Diana’s Day in Court

I overslept and rushed down in dressing gown to tell Diana I’d quickly dress. She wanted me witness to her phone call to the court about not having legal representation because she’d omitted to sign a form. I sat through time, incessant smoke, coffee, story patiently because patience was necessary to get her to court and avoid the police coming on a warrant to pick her up. I got through to the court myself and handed it over to Diana who told her tale. The woman went off to find out whether the bench had a medical document but never came back. Eventually I phoned in again to find she’d tried to but the number was unobtainable. The upshot was Diana had to go to court.

In breaks I’d cleaned my teeth, shaved, dressed to go out and finally made sandwiches and took fruit. I also hesitated over taking wine. I couldn’t find a jar to take the remnant so took the bottle and a glass while Diana phoned for a minicab because she couldn’t manoeuvre buses. In any case we were two and a half hours late for her court appearance at ten.

The foreign cab driver thought the destination was Fulham. I corrected that to Wandsworth, on the 337 bus route.

Security wouldn’t allow my wine in and spent a long time on giving me a receipt to sign while Diana stood by with all the attention off her.

Diana took the steps to the court one at a time and, since we hadn’t signed in and were being ushered to do so, one at a time back down again, in the middle of which she required something to eat to be able to think. “Can she have a sandwich?” I asked the black usher. No! she could not. She had one in the cubicle while she signed in. The headscarfed girl was not keen on the crumbs.

We were directed to seats in the foyer. Diana went out for a cigarette which she was not allowed to smoke at the top of the outdoor steps. She was brought in by a kind policeman who explained there was a warrant out for her because of her not appearing and since was here she should be put in a cell while waiting trial but because of her need for medication he’d see, on consulting the judge, what he could do to let her be. He thought she’d be released that day so I thought to stay on.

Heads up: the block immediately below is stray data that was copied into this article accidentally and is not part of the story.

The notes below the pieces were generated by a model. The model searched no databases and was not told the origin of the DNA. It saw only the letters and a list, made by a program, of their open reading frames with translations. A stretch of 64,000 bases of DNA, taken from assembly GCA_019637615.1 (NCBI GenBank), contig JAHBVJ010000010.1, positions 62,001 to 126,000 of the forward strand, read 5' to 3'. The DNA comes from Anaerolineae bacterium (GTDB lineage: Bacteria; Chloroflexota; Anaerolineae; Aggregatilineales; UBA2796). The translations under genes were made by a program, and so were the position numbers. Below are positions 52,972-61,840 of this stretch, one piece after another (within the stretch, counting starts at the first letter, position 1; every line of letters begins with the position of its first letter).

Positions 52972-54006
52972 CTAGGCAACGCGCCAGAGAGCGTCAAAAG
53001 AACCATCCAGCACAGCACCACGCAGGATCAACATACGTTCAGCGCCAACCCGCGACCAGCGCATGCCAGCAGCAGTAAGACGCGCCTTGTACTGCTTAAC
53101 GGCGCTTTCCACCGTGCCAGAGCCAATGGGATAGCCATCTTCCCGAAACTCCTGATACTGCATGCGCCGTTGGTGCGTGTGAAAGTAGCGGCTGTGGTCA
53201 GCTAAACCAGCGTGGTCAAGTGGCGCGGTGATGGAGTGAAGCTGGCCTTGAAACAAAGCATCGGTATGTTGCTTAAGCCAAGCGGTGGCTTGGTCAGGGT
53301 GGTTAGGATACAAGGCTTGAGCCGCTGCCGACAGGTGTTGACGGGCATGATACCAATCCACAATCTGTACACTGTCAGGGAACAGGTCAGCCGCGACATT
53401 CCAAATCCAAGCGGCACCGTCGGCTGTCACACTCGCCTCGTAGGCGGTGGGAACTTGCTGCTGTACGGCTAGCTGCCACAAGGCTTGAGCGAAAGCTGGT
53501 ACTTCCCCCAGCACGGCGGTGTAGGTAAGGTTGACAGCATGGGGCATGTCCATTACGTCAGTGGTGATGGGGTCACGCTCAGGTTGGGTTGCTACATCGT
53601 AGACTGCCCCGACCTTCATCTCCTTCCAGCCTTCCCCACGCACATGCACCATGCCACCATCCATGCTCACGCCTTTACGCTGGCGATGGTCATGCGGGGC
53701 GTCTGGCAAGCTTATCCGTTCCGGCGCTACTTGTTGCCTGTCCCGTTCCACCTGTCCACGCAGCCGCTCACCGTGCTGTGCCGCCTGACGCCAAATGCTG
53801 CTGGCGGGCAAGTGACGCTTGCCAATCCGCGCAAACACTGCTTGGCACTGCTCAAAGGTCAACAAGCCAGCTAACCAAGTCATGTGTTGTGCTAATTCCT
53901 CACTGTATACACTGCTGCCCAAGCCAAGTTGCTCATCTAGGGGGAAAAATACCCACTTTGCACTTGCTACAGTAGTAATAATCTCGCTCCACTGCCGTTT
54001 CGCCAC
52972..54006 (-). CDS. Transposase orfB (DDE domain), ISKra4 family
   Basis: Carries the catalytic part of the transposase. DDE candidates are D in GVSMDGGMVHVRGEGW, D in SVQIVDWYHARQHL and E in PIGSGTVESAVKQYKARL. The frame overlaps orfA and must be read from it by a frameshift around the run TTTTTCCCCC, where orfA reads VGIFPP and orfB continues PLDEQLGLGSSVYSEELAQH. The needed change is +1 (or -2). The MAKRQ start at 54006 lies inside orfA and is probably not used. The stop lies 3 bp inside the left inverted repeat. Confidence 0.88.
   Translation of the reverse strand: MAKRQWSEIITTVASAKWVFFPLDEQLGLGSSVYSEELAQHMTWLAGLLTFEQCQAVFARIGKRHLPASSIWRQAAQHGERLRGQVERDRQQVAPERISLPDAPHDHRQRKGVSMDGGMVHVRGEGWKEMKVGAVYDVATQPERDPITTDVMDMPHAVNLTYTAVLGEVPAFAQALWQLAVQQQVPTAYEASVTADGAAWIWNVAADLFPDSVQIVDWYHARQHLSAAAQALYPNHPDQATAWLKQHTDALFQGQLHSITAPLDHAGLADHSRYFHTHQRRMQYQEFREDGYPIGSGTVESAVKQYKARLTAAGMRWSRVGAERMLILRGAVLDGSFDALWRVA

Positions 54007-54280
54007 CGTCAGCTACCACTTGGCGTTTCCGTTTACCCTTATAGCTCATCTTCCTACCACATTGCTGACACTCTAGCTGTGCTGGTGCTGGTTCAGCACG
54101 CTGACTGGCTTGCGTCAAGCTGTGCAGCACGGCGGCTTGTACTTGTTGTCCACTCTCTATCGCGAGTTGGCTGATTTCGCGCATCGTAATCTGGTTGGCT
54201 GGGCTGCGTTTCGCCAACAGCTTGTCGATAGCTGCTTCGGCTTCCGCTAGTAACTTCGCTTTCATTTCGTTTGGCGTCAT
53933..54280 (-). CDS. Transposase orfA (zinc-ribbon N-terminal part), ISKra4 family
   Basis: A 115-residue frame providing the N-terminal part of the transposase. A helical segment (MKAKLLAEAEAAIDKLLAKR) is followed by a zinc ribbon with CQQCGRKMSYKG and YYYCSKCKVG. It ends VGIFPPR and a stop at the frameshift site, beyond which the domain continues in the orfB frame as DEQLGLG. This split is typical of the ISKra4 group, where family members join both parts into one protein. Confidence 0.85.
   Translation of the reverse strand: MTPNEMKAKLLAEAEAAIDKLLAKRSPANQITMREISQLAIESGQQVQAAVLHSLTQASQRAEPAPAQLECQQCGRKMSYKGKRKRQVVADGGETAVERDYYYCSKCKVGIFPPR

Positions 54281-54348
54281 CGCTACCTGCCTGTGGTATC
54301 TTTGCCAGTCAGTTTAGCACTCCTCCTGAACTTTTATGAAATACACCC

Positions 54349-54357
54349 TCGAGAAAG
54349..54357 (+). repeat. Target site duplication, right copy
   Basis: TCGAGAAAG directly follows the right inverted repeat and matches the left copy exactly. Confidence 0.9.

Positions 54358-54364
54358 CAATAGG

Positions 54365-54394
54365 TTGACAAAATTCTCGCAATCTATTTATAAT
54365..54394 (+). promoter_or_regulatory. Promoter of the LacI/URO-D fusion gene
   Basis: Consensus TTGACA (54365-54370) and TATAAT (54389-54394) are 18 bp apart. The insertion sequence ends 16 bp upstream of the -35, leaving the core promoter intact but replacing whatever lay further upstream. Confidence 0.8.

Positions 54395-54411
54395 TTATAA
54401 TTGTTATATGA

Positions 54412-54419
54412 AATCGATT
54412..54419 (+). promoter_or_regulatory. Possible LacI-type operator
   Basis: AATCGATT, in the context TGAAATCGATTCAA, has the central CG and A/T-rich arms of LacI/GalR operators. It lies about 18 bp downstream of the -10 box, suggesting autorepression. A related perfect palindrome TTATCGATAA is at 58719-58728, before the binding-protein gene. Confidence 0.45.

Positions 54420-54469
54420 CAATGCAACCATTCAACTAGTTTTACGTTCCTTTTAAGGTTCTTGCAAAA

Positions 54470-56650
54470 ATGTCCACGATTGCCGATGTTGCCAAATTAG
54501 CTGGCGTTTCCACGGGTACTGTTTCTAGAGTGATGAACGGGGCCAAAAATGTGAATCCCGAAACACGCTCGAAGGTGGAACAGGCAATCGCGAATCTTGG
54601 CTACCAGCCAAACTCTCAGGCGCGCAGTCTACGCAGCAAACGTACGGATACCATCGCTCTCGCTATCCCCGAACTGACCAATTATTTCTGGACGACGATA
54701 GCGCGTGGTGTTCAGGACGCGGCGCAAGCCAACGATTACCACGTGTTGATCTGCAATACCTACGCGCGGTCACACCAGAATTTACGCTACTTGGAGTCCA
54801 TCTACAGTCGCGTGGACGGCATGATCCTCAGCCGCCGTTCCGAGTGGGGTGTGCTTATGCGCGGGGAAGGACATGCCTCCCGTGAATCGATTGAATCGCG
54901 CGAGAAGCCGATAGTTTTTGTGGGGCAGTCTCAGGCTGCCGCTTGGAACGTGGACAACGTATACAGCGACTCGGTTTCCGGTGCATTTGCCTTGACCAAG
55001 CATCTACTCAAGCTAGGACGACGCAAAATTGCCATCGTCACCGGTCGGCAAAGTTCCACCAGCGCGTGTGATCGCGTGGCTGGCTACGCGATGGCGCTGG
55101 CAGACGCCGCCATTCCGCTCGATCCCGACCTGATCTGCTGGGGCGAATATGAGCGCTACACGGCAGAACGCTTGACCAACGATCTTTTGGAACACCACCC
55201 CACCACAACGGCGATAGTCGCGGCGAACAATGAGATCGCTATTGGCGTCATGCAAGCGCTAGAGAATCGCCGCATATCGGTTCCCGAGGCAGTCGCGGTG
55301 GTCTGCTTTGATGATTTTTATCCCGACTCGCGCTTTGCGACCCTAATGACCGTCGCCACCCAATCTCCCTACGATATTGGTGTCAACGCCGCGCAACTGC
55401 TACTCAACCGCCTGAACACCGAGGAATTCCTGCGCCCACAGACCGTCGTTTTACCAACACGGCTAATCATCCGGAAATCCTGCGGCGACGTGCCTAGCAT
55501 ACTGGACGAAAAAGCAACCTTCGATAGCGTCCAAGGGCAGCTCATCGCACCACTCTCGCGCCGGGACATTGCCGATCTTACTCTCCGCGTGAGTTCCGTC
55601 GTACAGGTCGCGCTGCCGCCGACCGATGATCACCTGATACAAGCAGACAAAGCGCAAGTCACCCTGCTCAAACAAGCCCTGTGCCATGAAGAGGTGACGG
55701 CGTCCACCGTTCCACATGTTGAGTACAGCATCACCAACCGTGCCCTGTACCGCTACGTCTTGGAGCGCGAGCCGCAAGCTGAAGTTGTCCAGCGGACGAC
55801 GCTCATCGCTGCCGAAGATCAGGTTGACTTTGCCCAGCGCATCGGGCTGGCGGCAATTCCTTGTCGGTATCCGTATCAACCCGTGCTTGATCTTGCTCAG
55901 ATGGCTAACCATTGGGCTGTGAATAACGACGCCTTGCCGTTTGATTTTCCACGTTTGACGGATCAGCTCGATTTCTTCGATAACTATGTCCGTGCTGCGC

The steps to the court were mounted yet again and we sat there, me reading papers I’d brought, she commenting on bits that caught her eye and eating tangerines with her gums, until summoned. I was directed into a public gallery and to sit down. It wasn’t easy to hear. The judge first asked Diana why she hadn’t appeared and once she started he was getting the full story until he interrupted and directed her to the clerk, who read the charge and had her answer to that though she asked what was a plea since she’d omitted to make one at Richmond magistrates. The confused judge asked did she have another charge to answer. On not, he didn’t bother explaining she’d just made her plea but went onto a woman who read out a report of the crime, her brandishing a knife in the Clean Machine, and what Diana had said at it. It sounded very like what she would say in her throes. The judge decided on another hearing for sentencing after probation and medical reports were made, strongly urging Diana to secure legal representation if she had to visit the solicitor to sign a legal aid form to do so that a case might be made for the judge then to let her off with community service. A man was addressed to make photocopies of the medical paper she did have and arrange that the probation service should send her a letter for an interview as the basis for a report to the court. The judge thanked me presumably for getting her there. The man doing the photocopying asked me to stand by to explain what was what.

I retrieved my wine and took a slug to Diana’s amusement outside. In retrospect she found the highlight was the to-do over the wine though she hadn’t been amused at the time.

We decided to try getting home by public transport to save her money. It was one stop to Clapham Junction. The bus driver let her off the fare she was paying with a £20 note.

Rather than try crossing roads again, I suggested the train. She didn’t know where to insert the card and I was on the wrong side of the barrier by then. The boy on the machines helped.

The Reading train was coming to a stop at the platform as Diana climbed the stairs. We could’ve made it and next stop Richmond except she had to stop for breath.

The guard assured me he’d help at Richmond but there Diana snarled at his proffered help for a big step down while continuing to hold onto my hand. She couldn’t have done it without me, she said, and that’s true except, if she hadn’t, the police would’ve come and done it for her.


About johnbrucecairns

I'm a retired history teacher who's written for most of his life with a book readied for publication.
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